Conspirare Deftly Navigates Joby Talbot's Ambitious 'Path of Miracles' / by Doyle Armbrust

Imagine a site, a portal, where the boundary of another dimension is nothing more than a gauzy curtain or a thin door. Ok, stop thinking about "Being John Malkovich." The Galician Catedral de Santiago de Compostela is one such aperture and the burial place of Saint James, a sacred waypoint on a centuries-old pilgrimage beginning in France and terminating on the northwestern coast of Spain. This spiritually- and physically-demanding quest is the source of British composer Joby Talbot’s rousing Path of Miracles,exquisitely realized here by the chorus Conspirare and conductor Craig Hella Johnson.

In four parts, each denoting a cathedral town along the route, Path of Miracles opens with its most audacious compositional element – an inexorable glissando, dilating in volume into an almost howl that Talbot adopted from a ritual of the Taiwanese Bunun tribe. If those lusty overtones sound familiar to Roomful of Teeth fans, that’s because vocal ace Cameron Beauchamp is on the Conspirare roster, and this timbral extension coaxes the listener expediently into an enchanted, hallowed landscape.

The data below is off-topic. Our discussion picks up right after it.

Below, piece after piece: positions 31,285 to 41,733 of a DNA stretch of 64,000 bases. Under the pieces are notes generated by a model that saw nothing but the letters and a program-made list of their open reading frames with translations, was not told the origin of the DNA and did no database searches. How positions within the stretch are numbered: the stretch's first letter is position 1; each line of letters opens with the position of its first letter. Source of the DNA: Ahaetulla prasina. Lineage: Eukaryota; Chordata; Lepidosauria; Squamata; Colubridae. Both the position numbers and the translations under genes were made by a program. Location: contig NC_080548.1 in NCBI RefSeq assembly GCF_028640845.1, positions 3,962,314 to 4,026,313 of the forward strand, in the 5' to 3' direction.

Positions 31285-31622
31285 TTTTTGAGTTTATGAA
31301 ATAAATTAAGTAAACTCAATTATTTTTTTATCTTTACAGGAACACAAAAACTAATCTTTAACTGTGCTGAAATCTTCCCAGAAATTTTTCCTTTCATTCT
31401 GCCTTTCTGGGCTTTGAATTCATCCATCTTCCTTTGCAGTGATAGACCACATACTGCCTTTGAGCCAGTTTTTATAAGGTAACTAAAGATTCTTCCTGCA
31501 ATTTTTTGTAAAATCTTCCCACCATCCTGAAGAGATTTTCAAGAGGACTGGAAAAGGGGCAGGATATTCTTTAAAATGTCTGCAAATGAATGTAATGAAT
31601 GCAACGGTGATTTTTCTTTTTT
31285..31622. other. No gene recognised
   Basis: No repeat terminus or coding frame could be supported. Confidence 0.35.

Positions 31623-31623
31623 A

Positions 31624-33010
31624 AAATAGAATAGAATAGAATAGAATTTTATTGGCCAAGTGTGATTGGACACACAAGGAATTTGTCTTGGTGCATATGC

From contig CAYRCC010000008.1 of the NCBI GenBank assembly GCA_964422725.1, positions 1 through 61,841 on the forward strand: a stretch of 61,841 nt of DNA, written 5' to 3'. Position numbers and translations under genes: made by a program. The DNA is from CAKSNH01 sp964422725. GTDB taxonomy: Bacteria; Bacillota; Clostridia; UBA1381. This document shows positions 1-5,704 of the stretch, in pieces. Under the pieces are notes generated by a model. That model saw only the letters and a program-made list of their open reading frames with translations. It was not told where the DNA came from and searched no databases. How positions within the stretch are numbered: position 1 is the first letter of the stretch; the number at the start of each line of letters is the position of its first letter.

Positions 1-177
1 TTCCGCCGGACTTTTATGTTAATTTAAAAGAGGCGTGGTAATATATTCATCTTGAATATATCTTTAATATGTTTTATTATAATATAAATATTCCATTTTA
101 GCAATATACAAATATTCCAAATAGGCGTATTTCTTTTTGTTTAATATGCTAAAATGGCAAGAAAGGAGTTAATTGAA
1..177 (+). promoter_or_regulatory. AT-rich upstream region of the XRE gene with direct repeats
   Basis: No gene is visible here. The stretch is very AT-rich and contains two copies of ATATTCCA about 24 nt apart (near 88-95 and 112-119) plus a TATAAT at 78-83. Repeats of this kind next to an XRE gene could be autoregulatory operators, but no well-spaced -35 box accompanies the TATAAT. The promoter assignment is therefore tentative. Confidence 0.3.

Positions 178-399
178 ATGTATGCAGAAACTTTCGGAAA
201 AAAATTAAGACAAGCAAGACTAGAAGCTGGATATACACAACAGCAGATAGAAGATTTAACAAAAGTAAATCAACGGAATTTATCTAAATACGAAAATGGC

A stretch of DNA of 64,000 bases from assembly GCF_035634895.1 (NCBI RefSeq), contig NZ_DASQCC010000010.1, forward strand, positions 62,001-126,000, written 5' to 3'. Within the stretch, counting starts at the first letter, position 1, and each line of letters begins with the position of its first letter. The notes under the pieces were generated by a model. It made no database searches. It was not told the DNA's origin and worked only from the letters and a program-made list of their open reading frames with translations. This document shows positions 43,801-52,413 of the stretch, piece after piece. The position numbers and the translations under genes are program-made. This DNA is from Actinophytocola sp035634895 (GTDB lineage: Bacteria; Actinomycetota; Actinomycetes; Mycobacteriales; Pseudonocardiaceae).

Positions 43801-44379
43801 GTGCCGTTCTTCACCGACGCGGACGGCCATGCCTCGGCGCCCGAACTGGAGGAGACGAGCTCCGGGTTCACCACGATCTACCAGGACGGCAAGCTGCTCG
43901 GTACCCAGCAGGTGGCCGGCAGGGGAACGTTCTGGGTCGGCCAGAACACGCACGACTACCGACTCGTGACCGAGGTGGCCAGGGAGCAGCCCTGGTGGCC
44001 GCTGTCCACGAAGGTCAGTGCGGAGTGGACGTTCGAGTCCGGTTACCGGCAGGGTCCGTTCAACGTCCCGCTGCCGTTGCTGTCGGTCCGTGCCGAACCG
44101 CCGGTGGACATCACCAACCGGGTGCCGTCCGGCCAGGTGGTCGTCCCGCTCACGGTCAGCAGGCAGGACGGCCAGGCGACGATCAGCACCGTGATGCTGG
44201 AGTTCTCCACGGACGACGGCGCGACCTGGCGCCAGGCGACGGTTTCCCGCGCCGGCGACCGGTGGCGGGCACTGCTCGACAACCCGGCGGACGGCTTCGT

Talbot’s dexterity in slipping in between medieval and extended harmonic modes is impressive, emblazoning Robert Dickinson’s multi-lingual text with both solemnity and immediacy. Take the second movement, “Burgos,” which exposes the perils pilgrims encounter along the road, and which contains one of the more sublime moments of the work. Leaving an octaves-wide gulf between the voices, the lines, “Innkeepers cheat us, the English steal / We are sick of body, worthy of hell” narrow into a unison chant before spinning out into a helix of falling chromaticism.

With its preponderance of open intervals and sustained pedals, Path of Miracles demands sterling intonation and lithe tone, and Johnson and Conspirare effectively navigate both with poise. Even if the standard choral device of alternating 6/8 and 3/4 meters in the final movement, “Santiago,” does cause us to lose footing for a moment, we’re soon back on the path. This is a journey we plan to lace up for, again and again.

- Doyle Armbrust